2009 has been an eventful year for prostate cancer that will impact the future direction of prostate cancer screening and treatment for years to come. The release of prostate cancer mortality screening trials data in March and health care reform legislation seem to be driving factors in shaping national policies. Additionally the positive results in April from the Provenge clinical trials was a major event and should provide a breakthrough immunotherapy treatment becoming available in 2010, along with the potential for a new era in prostate cancer treatments.

Early detection of prostate cancer through screening has been a primary focus of efforts to combat this disease over the past decade, and we have witnessed a continuing decrease in the overall death rate during this time which most have attributed to this strategy. However, some of the published articles this year seem to call into question that which has been regarded as a successful strategy. In addition, health reform legislation debate is stirring concerns about coverage for certain types of new treatments.

Prostate cancer is experiencing a much needed high level of public visibility. The question is where all of this will leave us when things are settled. Will we see a continued decrease in the death rate or will national policies determine that the costs are too great? What will happen to African American men and other high risk men with unmet needs who are seemingly being overlooked and simply regarded as footnotes in the current debates? Also, is anyone considering the overall human and financial costs if, through risky missteps, the prostate cancer clock is turned back to the pre screening era with the death rates experienced at that time?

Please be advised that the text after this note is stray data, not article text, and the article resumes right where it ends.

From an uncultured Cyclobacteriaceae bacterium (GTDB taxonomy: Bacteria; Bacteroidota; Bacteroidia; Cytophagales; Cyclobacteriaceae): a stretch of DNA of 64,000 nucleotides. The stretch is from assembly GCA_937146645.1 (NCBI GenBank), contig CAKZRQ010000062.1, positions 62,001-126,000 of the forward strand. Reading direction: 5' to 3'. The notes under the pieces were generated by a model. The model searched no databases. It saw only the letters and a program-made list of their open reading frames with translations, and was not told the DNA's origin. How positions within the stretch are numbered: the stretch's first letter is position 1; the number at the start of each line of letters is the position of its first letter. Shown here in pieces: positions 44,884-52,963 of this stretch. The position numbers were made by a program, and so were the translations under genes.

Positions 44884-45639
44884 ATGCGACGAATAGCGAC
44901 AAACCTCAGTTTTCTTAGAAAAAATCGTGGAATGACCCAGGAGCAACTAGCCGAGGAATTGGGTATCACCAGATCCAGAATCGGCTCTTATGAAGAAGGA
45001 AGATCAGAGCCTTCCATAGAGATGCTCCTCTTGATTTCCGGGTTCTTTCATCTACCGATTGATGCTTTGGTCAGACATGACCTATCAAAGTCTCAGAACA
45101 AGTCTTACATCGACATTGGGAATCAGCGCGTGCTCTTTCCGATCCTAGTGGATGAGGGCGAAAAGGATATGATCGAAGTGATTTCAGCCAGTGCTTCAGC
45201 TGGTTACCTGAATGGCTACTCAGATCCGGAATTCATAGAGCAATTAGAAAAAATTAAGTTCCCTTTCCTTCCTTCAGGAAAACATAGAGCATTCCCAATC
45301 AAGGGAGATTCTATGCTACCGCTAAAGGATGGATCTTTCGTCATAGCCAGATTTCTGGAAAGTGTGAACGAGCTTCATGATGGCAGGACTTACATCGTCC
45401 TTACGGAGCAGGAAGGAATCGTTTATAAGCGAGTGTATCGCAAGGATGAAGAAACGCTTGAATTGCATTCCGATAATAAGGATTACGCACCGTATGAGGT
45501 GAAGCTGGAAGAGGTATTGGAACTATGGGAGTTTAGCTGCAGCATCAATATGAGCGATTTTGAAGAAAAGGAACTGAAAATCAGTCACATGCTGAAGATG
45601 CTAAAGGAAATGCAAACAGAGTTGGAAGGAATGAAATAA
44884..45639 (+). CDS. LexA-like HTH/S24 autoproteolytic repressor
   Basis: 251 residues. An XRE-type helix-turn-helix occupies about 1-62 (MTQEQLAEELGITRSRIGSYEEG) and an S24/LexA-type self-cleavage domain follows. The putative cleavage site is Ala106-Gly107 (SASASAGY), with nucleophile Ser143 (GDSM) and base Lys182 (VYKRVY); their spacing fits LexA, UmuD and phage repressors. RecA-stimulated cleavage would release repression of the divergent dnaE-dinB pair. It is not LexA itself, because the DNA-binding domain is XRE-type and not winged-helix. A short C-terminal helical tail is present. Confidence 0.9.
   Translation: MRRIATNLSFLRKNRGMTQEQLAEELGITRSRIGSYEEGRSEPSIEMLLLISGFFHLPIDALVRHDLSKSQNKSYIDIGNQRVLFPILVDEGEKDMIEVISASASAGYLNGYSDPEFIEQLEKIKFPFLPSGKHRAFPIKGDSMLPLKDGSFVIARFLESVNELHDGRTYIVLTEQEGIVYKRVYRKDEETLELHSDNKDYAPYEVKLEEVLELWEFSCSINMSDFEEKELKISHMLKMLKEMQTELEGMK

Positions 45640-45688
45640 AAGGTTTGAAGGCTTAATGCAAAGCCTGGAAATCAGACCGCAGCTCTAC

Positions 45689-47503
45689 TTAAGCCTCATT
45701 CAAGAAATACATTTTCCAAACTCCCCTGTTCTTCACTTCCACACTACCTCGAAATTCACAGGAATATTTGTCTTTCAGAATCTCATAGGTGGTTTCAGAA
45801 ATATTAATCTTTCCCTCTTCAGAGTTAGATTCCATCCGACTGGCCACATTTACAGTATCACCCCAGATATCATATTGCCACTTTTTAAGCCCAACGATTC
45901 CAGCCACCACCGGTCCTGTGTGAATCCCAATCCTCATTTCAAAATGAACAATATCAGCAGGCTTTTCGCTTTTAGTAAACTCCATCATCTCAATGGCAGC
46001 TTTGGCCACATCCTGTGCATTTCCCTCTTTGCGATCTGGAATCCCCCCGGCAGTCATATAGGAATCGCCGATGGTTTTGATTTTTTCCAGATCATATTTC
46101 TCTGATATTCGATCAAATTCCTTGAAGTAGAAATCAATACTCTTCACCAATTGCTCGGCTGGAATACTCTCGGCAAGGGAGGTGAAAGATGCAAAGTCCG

Significant challenges to continue increasing survival rates while reducing overall costs appear to include; (a) Finding the proper roadmap for the early detection and proper treatment of ?clinically significant? prostate cancer, without sacrificing any gains already made, (b) The use of new treatments to increase survival and quality of life, and (c) Widespread education, awareness and support (especially among those men at high risk for prostate cancer) that will help families navigate the complexities of the disease from diagnosis through survivorship.

The fifth annual "African American Prostate Cancer Disparity Summit" will address these issues, with a focus on opportunities to reduce the largest racial disparity for any type of cancer. The summit will be hosted at the Washington Convention Center in conjunction with the annual Congressional Black Caucus legislative conference and in the Rayburn House Office building.

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